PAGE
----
Tip: Invest time and/or resources in crafting a solid marketing plan for your business. If you have a business plan in place, bring a marketing consultant into the business to do most of the work for you or better still, give it to your marketing resource to do it for you. If you are confident they don’t have the skills to do this for you, then you have the wrong marketing resource in place.

3. You are not communicating well with the marketing team

As was the case with this particular business owner, he just wasn’t communicating the bigger picture to his small business marketing team. On top of that, all he had them focus on was promoting the business. The result from this approach was a marketing team who only knew half the story, and it wasn’t the important bits. He was frustrated that the marketing experts couldn’t show him direct ROI for his marketing spend, however, the problem was that he wasn’t telling them what needed to be measured, or how he was actually measuring it. A marketing team can only function effectively if it has clear insight into what they are trying to achieve. Once they know this, any marketing team worth their salary will be able to develop a strong plan and tactics to deliver on it, and more importantly report on it.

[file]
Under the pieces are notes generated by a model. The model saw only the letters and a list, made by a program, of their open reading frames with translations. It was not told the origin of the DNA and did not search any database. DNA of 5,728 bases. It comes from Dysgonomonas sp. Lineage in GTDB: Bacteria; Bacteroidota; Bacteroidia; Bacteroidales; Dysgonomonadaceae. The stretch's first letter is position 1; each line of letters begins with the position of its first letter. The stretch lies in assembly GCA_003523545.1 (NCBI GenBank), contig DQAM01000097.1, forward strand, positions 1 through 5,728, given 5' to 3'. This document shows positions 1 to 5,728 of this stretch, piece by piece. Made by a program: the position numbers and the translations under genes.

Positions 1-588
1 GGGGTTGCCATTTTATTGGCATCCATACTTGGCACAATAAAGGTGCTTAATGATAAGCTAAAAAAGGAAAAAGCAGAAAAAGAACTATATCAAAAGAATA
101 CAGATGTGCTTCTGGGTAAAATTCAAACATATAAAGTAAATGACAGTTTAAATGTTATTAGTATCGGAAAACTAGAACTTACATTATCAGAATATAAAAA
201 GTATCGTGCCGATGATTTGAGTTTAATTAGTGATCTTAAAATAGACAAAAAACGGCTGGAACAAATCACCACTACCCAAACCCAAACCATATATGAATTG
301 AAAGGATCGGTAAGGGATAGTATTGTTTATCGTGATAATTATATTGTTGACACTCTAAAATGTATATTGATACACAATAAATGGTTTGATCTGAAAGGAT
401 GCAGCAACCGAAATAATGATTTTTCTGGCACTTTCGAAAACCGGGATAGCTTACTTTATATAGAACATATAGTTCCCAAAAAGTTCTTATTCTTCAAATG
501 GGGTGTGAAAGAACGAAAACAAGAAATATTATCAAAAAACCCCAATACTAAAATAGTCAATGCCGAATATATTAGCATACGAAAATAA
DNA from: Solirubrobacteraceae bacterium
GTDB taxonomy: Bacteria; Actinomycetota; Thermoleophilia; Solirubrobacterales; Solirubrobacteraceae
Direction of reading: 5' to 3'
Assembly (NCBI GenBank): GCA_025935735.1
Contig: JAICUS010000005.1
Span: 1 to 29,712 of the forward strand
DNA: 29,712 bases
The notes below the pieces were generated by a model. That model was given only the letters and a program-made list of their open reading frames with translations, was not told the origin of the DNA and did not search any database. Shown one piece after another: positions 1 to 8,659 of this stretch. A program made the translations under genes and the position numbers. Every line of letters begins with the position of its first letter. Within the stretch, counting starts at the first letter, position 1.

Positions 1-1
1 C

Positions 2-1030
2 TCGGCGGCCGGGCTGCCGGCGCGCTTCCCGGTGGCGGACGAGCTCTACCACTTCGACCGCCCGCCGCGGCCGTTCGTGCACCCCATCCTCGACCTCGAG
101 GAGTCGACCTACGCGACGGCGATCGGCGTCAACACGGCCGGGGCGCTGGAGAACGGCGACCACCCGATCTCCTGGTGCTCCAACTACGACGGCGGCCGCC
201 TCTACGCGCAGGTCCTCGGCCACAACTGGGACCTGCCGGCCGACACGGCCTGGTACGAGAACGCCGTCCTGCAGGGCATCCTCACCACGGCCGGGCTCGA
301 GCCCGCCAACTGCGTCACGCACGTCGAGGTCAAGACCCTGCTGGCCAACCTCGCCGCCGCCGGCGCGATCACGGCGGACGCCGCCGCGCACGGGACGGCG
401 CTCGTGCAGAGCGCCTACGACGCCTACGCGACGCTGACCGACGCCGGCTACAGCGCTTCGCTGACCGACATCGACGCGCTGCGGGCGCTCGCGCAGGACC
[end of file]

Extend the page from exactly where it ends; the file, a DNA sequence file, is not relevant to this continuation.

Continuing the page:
Tip: A great team is a cohesive team working toward a common goal, so make sure you communicate with your marketing resource regularly and with transparency.

4. You know better